High-End Foreclosures Rising Among Top Tier Homes

Until now, the foreclosure crisis was confined to a narrow niche of middle-class urban communities and outer-rim new housing developments where first-time homeowners and real estate speculators benefited briefly from favorable financing.

But increasingly there are signs that the foreclosure problem is spilling over into wealthier areas, where prime borrowers — and even high-end real estate developers — are rapidly falling behind on their construction loans, mortgage payments, property taxes, auto loans and credit cards at an alarmingly fast pace, according to industry analysts, economists and real estate brokers.

Jack McCabe, a real estate consultant in Deerfield Beach, Fla., said there will be more troubles for upscale flippers, high-end prime borrowers, developers and lenders.

“Upscale foreclosures are a growing trend,” said McCabe, pointing to the overflow of some 30,000 unsold beachfront Miami condominiums. “The wealthy are not insulated from foreclosures. In a lot of the bubble markets — like Miami, Palm Beach, San Diego, Las Vegas, Orange County and the Inland Empire in California — we are going to see an increase in the number of high-end foreclosures in relatively wealthy communities. This is just the tip of the iceberg.”

McCabe believes that delinquencies and defaults will rise not only among subprime borrowers, but among prime mortgages, Alt-A loans, teaser rate loans and low money-down loans as well, forcing homes valued at more than $750,000 into foreclosure. The rising trend of prime delinquencies among the wealthy poses a new threat to a battered housing market, which McCabe and others specialists claim is in a recession or heading towards one.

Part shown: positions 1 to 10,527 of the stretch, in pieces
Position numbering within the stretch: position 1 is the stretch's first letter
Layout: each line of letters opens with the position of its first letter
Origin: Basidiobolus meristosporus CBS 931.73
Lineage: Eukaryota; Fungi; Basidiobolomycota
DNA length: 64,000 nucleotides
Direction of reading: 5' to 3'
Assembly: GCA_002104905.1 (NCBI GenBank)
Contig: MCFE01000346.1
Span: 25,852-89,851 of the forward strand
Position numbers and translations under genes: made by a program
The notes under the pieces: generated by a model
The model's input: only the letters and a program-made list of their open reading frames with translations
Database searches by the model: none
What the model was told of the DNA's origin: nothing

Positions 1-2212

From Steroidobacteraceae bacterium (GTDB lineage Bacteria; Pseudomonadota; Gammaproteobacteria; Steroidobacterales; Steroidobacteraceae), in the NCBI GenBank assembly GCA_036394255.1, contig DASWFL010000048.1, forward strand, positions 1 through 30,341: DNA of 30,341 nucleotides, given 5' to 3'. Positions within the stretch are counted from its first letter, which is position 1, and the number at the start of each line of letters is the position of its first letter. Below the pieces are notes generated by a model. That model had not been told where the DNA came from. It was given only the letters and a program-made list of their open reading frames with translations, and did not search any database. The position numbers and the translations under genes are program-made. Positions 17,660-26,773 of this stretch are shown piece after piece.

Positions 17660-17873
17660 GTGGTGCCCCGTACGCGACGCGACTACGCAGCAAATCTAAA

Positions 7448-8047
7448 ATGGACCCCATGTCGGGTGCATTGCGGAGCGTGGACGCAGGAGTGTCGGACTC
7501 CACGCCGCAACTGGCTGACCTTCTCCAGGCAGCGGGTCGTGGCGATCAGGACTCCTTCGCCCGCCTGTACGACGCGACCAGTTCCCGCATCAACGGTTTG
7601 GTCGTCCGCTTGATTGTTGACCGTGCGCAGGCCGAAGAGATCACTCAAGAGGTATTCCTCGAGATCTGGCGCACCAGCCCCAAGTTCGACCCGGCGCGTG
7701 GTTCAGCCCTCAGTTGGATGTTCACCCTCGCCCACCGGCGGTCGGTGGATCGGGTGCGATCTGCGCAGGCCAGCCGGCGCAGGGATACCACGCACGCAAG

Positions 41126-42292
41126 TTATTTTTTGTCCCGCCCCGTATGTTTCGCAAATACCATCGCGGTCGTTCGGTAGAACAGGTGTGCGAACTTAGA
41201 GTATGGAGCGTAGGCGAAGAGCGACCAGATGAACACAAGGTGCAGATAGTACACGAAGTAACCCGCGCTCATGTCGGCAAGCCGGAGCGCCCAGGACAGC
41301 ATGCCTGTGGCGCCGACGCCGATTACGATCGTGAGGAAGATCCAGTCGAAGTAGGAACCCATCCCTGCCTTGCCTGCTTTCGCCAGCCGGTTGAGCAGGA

“The next two years are going to be pretty ugly in South Florida,” predicted McCabe, saying that Florida real estate will drop by another 10 to 15 percent in 2009 and the market will flatten by 2010.

With so many foreclosures across the nation, the mortgage mess is finally hitting the rich and the ultra rich luxury real estate markets. Seven-figure foreclosures — once a rarity in 2007 — are starting to pop up with more frequency in some of the wealthiest communities nationwide. Already, there’s a glut of McMansions in the $500,000 to $1 million range that have been foreclosed by lenders — and many more are falling into foreclosure, according to an analysis of RealtyTrac foreclosure records in 2006 and 2007 (see graphic).

Even in the Hamptons?